Ageing is carried out in Slavonian oak barrels for Chianti, and French oak barriques for the Super Tuscans. The excellence of Carobbio wines is the result of a rigorous project, in which each vineyard has a specific role, each step is the subject of meticulous care, and every action is a precise choice.

Azienda Agricola Altiero

Altiero is one of those Tuscan wineries that represent a new generation, returning to the land that was belonged to their grandparents. This tiny family estate is run by Paolo and his wife Samuela, with a little help from Paolo’s parents whose duties also include babysitting. Paolo inherited the property that had been left unattended for some time, but he decided it would be his life. In fact the name of the estate “Altiero” is the first name of Paolo’s grandfather. He graduated in Agriculture in the year 2000, and by 2001 he was the youngest wine maker in Europe. His first products were “garage wines” in the sense that his cellar was his garage. Seeing his son’s passion, Paolo’s father Maurizio decided he would quit his lumber business and became a very important helping hand.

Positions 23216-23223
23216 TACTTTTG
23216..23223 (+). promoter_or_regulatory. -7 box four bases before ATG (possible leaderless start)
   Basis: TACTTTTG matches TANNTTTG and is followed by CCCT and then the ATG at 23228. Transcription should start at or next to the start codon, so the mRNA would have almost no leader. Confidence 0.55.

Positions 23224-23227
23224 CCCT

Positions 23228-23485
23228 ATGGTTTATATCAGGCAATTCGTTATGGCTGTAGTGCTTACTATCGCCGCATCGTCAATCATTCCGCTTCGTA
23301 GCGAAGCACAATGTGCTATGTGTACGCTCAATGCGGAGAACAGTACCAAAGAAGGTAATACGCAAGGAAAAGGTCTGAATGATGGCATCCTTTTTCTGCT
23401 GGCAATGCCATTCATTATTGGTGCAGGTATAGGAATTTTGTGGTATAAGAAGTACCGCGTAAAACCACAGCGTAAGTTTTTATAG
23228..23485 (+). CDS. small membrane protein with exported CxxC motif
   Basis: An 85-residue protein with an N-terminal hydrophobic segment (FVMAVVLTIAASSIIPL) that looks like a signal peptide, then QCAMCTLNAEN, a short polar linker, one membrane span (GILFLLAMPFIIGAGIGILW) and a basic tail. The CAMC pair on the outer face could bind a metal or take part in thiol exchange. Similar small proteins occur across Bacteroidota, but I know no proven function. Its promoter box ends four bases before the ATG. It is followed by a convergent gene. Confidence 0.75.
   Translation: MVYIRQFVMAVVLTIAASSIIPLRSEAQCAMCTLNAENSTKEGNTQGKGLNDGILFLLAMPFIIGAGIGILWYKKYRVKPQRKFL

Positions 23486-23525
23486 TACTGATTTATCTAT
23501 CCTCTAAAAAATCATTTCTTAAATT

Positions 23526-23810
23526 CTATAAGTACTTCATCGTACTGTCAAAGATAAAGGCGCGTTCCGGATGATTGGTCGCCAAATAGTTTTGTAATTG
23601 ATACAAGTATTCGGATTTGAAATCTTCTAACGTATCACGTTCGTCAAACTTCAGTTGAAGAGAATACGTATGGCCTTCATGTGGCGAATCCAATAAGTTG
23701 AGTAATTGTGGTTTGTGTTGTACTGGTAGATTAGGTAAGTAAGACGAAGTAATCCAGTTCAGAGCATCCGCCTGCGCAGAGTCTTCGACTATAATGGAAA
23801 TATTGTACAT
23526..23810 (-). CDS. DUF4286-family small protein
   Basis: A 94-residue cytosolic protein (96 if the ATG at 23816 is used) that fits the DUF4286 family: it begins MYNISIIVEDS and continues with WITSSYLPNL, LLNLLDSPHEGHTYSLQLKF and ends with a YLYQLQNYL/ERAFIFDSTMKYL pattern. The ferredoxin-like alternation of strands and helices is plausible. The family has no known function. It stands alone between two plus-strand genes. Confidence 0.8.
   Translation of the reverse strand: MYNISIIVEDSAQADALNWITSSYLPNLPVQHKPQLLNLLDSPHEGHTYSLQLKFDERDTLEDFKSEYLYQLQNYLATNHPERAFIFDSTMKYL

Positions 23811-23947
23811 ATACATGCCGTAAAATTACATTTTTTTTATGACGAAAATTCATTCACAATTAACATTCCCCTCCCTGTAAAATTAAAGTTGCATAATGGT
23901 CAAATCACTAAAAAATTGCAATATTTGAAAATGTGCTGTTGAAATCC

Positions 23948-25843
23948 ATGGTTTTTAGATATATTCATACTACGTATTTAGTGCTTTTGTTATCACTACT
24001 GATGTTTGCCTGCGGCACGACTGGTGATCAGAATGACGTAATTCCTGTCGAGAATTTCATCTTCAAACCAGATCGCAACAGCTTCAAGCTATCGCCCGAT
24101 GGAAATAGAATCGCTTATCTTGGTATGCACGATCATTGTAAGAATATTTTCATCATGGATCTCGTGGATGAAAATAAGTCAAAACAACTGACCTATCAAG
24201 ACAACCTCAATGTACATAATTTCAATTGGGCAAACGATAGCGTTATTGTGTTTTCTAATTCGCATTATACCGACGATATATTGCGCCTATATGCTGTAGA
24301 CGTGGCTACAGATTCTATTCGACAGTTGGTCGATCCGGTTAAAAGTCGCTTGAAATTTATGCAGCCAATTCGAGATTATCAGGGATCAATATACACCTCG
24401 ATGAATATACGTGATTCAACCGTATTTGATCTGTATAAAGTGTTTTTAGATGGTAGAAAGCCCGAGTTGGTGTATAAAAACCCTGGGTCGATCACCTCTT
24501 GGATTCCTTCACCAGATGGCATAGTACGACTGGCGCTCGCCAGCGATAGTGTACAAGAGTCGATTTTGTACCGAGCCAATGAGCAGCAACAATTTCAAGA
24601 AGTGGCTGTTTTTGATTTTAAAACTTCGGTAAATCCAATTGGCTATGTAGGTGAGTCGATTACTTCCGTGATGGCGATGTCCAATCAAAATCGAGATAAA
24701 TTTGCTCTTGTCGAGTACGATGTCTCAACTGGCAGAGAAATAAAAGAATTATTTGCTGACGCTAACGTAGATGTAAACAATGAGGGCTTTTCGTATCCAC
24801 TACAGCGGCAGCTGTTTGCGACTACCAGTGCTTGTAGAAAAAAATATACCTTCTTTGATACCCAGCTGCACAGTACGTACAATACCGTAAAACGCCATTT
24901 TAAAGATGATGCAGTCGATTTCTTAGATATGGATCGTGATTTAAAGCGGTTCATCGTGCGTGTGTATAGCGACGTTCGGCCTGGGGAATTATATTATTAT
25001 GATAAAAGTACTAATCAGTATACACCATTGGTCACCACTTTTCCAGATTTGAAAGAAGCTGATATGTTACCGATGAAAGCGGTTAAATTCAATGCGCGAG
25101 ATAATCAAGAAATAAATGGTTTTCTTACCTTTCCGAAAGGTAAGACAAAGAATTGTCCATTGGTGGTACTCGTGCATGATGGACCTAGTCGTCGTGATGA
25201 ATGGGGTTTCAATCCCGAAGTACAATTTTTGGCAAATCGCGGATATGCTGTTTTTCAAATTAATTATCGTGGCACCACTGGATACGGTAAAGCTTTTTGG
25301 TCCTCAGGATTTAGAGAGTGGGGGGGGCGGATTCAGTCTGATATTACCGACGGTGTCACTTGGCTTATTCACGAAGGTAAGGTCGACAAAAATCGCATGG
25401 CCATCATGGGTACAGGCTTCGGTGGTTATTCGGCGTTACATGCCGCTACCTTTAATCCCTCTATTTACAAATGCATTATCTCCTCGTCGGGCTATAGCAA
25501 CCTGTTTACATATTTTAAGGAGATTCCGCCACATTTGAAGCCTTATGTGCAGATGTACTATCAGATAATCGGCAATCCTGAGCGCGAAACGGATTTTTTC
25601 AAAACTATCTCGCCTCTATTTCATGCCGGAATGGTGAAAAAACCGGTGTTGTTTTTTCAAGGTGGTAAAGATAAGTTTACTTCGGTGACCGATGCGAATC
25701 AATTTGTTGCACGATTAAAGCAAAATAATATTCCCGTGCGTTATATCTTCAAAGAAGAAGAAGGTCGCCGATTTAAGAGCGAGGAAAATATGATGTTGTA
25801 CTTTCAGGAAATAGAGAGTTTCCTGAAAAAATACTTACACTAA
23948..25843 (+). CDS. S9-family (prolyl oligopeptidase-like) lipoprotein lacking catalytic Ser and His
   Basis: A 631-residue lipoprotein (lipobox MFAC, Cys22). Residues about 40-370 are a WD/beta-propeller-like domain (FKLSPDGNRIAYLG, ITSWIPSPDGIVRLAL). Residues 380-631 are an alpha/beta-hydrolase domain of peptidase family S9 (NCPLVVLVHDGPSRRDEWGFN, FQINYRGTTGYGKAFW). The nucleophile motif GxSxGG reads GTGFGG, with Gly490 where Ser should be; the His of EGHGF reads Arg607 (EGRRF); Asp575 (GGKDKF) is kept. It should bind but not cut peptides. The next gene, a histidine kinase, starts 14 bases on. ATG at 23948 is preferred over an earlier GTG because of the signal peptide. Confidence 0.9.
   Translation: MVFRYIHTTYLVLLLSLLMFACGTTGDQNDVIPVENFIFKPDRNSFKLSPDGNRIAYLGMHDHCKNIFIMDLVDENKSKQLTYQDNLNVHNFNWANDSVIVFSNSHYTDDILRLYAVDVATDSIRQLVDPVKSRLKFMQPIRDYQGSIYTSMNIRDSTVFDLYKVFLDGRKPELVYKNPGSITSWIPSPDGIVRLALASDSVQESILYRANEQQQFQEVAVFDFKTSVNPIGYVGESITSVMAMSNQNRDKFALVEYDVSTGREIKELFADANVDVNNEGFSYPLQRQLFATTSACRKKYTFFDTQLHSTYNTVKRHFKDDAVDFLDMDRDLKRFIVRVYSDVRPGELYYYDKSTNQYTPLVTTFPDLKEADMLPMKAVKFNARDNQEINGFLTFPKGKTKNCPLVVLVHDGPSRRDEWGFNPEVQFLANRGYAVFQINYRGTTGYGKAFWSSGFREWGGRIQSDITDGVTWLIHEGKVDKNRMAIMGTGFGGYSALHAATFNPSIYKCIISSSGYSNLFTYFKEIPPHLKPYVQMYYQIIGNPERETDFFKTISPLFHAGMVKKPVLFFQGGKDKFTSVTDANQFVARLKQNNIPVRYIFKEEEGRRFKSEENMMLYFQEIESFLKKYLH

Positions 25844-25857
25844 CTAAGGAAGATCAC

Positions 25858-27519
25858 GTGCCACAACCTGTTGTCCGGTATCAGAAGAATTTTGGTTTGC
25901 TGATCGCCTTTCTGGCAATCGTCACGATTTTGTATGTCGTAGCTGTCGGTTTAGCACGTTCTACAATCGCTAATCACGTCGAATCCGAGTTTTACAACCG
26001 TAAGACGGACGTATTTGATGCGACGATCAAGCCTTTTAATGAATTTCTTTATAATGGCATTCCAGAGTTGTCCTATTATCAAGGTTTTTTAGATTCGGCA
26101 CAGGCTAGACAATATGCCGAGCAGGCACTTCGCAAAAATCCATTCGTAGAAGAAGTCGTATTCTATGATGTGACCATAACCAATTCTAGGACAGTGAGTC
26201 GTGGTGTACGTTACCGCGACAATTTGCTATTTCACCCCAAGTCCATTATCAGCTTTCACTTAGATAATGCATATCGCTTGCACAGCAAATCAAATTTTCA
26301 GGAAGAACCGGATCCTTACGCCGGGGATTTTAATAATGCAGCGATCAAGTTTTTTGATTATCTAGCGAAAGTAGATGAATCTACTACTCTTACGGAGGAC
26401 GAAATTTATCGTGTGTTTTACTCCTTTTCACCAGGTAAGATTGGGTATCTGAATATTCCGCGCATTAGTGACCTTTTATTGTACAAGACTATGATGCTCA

They’ve come a long way since the garage days, and now have modern high tech cellars where they produce outstanding Chianti, Chianti Classico, a Super Tuscan and a Rosè. The emphasis is on traditional Tuscan wines, which means fruit and a bright acidity which lends them to be consumed with hearty food. In fact this is one of the wineries of my Tuscan Family Winery and Home Cooked Lunch Tour where you will find out just how good Chianti can be with the right food. The meals are prepared by Samuela, who though not a chef never ceases to amaze my guests with her cooking. Many state it’s the best meal of their holiday, and you can believe them. Last but not least they produce some of the best olive oil you can find.

Gagliole